For orchestras hearing loss can be a major risk. Dancers are in danger of sustaining injuries to limbs and feet, and circus performers can take their pick of what injury could occur next.
Queensland Symphony Orchestra, for example, has had in place a program to protect its players from hearing loss for almost 10 years—a problem that can be quite common among orchestral musicians.
A recent study by the School of Medical Sciences at The University of Sydney has found QSO’s hearing conservation program is one of the most comprehensive in Australia.
Nine years ago, the orchestra started monitoring noise exposure, data reviews and plotting noise maps for concert halls and orchestra pits where the musicians played over a three-year period.
According to lead author of the study, Ian O'Brien, it is the largest orchestral sound survey on record and the results have been used by several orchestras to plan their own approaches.
The QSO has used wrap-around absorptive screens and a series of moveable diffusive panels for treating poor acoustic spaces since 2005. Many brass and woodwind players now use electronic earplugs.
The West Australian Symphony Orchestra also keeps a close eye on its musicians' hearing. The company manages the risk of noise-induced hearing loss for musicians by monitoring the noise levels in rehearsals and performances against acceptable exposure standards, employing noise control measures and encouraging musicians to undertake annual hearing tests.
It launched its new Health and Wellbeing program at the Perth Concert Hall in January 2015. As part of the program, the company has joined forces with the team at Star Physio WA to provide subsidised on site physio services to the musicians.
For each performance WASO reviews seating arrangements for the musicians and their instruments and liaises with musicians to test for ergonomically improved seating and stands.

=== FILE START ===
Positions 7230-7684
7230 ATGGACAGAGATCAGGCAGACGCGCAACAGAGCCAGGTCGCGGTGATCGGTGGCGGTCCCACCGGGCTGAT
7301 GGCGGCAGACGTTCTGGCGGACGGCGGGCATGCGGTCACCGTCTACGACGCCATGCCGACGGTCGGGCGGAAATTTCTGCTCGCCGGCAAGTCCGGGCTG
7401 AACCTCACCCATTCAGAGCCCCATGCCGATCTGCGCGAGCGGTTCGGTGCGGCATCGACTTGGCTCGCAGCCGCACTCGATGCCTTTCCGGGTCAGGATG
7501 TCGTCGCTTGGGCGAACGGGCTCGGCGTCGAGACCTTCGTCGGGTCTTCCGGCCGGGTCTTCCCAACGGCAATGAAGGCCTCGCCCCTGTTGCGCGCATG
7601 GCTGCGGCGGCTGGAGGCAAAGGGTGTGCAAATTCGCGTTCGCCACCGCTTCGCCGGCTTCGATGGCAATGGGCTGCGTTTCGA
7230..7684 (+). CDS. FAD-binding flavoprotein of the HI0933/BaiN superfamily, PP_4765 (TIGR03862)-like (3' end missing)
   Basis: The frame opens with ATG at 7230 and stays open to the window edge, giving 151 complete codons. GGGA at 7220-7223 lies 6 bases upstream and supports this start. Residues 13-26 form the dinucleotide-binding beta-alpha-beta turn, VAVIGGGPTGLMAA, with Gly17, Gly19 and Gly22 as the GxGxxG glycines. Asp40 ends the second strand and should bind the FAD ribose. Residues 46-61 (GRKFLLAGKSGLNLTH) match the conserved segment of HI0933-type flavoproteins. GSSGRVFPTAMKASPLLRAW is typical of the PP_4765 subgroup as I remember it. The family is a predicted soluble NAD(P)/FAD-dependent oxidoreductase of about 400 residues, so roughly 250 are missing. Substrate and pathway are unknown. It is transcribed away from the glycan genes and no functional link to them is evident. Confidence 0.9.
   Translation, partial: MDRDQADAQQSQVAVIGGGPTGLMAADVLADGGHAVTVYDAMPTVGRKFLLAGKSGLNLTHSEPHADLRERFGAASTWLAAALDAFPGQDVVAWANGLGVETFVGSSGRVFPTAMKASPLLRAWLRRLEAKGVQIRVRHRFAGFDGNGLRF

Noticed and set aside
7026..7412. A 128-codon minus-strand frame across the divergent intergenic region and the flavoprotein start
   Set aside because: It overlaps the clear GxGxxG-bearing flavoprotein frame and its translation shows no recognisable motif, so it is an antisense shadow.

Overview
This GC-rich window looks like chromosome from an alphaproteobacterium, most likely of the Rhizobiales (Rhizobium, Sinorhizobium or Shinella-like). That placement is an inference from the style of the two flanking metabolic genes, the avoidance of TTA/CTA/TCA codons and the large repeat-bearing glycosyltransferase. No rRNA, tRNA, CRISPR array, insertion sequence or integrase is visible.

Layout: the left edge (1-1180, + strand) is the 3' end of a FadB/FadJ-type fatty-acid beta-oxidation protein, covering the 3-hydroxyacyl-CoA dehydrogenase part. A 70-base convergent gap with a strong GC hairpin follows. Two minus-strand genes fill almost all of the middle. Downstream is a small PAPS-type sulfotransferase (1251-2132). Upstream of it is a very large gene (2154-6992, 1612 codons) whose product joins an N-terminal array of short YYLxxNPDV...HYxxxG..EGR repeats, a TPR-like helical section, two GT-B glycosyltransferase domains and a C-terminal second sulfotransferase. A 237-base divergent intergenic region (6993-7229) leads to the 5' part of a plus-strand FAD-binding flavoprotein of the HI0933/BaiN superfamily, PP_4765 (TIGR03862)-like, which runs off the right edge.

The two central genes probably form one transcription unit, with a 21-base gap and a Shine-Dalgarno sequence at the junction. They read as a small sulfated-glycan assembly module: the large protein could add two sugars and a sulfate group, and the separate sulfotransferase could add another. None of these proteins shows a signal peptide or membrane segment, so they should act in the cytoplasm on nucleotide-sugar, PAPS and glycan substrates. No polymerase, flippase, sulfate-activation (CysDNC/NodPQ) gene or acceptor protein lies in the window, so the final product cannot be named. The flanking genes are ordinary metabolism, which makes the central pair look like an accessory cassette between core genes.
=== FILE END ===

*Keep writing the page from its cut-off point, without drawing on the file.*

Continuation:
Ballet and dance companies also have to mitigate any risk of injury through constant vigilance.
The ballet companies, including West Australian Ballet and Queensland Ballet, all have extensive medical teams on board, with specialist dance physiotherapists, masseurs, pilates and cardio instructors.
The Australian Ballet’s innovative Injury Management and Prevention Program received the award for 'Best Strategy for Health and Safety Management’ at the 2008 WorkSafe Victoria Awards.
The Medical Team comprises two touring physiotherapists, a touring myotherapist, a body conditioning specialist, two part-time sports physicians, a part-time general practitioner and a health and safety/WorkCover coordinator.
Its program is very much targeted to early reporting and intervention. It has found the key to injury prevention is early attention to minor musculoskeletal dysfunction such as cramp, fatigue, stiffness or low grade discomfort.
As a result, the company has managed to reverse high injury trends with a profound reduction in injuries to high- risk areas such as the ankle, back and hip.
It also has two psychologists, male and female, available to the dancers. On its website, the Ballet explains that ‘performance anxiety is not uncommon for dancers in addition to the fitness and production demands that are constant throughout the life of a dancer’.
Under the leadership of past and current Rehearsal Directors, Bangarra has developed a Safe Dance Program that focuses strongly on a multidisciplinary approach to injury prevention and on creating a healthy workplace culture.
The program is managed by the Bangarra Safe Dance Panel, which is composed of medical professionals who provide ongoing advice and support to the company’s performers.
The program provides on-site physiotherapy and massage therapy, body conditioning and dietary advice tailored to meet our performers’ needs, resulting in improved strength and fitness.